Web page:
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Hospitals Caught Between a Rock and a Hard Place Over 'Observation'

Cheryl Clark, for HealthLeaders Media, September 15, 2010

Like thousands of acute care facilities across the country, Immanuel St. Joseph's, a Mayo system hospital staffed for 161 beds in Mankato, a small town 80 miles southwest of Minneapolis, is caught between a rock and a hard place.

On one side, administrators and physicians are required by Medicare's strict billing criteria to place certain patients in "observation" status rather than admit them as regular inpatients, explains ISJ chief financial officer Jim Tarasovitch.

That means ISJ can submit claims for only one-third of what the facility would be reimbursed if the patients were officially admitted, or the difference between $4,500 per day and $1,500 "even though the care of the patient and the expenditures we do on that patient are exactly the same," he says.

If they admit these borderline patients and bill Medicare accordingly, he confides, the hospital might face recovery audit contractor (RAC) investigations and a possible interpolation of an error rate across a larger swath of its claims. It could mean a lot of headache and worse, a huge loss of federal reimbursement dollars. 

No matter what, hospitals like ISJ can't win.

Though they follow the rules, they hear the wrath from patients and family members. One who is extremely frustrated is Sandi Lubrant, whose 82-year-old mother, a resident of Mankato, has been denied Medicare reimbursement for $19,000 so far for two separate nursing home stays plus the cost of drugs she subsequently needs.

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11 comments on "Hospitals Caught Between a Rock and a Hard Place Over 'Observation'"


Priscilla T. Bassett (2/8/2012 at 6:01 PM)
a fair presentation of the hospital side

Kay F. (9/21/2010 at 11:45 PM)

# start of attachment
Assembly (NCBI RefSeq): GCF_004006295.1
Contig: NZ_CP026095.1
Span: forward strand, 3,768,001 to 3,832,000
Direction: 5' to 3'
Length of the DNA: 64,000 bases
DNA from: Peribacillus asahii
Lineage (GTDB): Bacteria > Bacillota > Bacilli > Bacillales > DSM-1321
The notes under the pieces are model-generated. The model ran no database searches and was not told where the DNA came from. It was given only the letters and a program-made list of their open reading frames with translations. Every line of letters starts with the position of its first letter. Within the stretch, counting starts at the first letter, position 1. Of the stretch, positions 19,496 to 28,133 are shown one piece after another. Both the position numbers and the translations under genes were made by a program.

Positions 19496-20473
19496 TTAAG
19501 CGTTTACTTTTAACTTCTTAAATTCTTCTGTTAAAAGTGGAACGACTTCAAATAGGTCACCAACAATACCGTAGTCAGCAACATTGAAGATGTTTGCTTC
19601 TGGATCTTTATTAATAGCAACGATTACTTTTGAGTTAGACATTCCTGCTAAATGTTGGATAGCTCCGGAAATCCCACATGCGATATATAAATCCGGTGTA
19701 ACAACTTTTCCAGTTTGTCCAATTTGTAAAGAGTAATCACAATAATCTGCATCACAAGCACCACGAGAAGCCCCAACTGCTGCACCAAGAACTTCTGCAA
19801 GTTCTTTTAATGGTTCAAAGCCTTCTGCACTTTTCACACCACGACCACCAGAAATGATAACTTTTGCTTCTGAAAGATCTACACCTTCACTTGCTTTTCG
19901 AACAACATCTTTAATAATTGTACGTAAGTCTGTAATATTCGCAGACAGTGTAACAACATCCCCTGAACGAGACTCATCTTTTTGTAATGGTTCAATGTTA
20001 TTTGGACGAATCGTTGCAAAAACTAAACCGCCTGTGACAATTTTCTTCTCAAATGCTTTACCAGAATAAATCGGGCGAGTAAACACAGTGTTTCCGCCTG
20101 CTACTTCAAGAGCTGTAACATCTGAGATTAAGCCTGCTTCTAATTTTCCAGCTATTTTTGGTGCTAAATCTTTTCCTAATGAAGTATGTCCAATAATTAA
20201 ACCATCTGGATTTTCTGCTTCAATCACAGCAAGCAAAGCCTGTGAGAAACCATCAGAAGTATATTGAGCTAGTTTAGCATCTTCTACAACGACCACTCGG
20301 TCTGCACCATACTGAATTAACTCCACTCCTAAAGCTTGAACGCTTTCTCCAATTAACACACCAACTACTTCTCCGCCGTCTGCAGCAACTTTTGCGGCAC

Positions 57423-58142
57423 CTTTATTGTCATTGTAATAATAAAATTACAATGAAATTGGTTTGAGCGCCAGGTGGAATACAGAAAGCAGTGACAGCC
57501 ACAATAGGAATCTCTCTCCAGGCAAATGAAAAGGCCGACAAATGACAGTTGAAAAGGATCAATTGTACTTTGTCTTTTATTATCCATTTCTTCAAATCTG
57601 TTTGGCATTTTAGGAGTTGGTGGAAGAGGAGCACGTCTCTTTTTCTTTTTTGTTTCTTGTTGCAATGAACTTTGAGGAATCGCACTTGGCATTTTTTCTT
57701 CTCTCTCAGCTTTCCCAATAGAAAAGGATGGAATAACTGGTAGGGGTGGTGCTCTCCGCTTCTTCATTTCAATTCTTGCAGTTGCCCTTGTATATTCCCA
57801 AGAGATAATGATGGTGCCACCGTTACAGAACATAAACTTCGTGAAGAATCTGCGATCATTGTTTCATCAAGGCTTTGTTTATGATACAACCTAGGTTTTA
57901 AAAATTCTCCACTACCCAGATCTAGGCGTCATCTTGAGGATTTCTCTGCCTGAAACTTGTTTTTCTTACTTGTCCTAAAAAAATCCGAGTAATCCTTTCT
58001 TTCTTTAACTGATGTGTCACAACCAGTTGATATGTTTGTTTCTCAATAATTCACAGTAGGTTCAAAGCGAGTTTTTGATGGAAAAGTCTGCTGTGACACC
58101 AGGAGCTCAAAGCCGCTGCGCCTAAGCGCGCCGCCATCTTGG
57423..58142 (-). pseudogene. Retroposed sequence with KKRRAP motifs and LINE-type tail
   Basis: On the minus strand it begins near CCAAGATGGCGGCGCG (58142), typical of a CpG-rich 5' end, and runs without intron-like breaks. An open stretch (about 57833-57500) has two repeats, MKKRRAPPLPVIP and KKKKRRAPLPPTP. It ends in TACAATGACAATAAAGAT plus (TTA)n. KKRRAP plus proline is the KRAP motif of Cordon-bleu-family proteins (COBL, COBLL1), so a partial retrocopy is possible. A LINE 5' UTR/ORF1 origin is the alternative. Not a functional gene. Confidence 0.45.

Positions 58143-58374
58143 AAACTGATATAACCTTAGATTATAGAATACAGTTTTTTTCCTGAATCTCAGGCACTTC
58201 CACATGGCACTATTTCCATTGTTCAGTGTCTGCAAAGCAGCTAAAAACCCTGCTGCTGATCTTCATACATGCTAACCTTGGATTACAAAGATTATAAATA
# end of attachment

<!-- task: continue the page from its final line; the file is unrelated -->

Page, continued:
I know Medicare expects the beneficiary to ask a hospital whether they are inpatient or observation. Medicare even publishes a brochure explaining the difference. But also according to Medicare if she was admitted as Inpatient and then changed to observation then it was then this hospitals responsibility to notify her of the change. Did it really take 5 days for them to notify her? And why would a hospital keep a patient past 48 hours if they are not sick enough to be an "inpatient"? It seems like a real financial loss for the hosptial.

sobrien (9/21/2010 at 5:04 PM)
When a physician makes the decision to keep a patient in the hospital, one of the first decisions he/she must make (usually with the guidance of a Utilization Review Nurse) is whether the patient should be admitted as an 'Inpatient', or made 'Observation'. The criteria that is used to guide this decision is spelled out in the InterQual or Millimen criteria. With each years update in the criteria guidelines, Inpatient criteria has become increasingly harder to meet. The new criteria, which became active as of August 1st, makes it especially difficult to justify an 'Inpatient' admission. The patients aren't any less sick, but the criteria points us toward an 'Observation' stay. Though CMS guidelines recognize that the decision to admit a patient is a "complex medical decision", the hospital is at risk of being denied payment if the patient is admitted to 'Inpatient', yet does not clearly meet this criteria. The changes this year will likely show an even bigger jump in the use of 'Observation' stays, with the resulting burden begin placed on both the hospitals, as well as the patients and their families.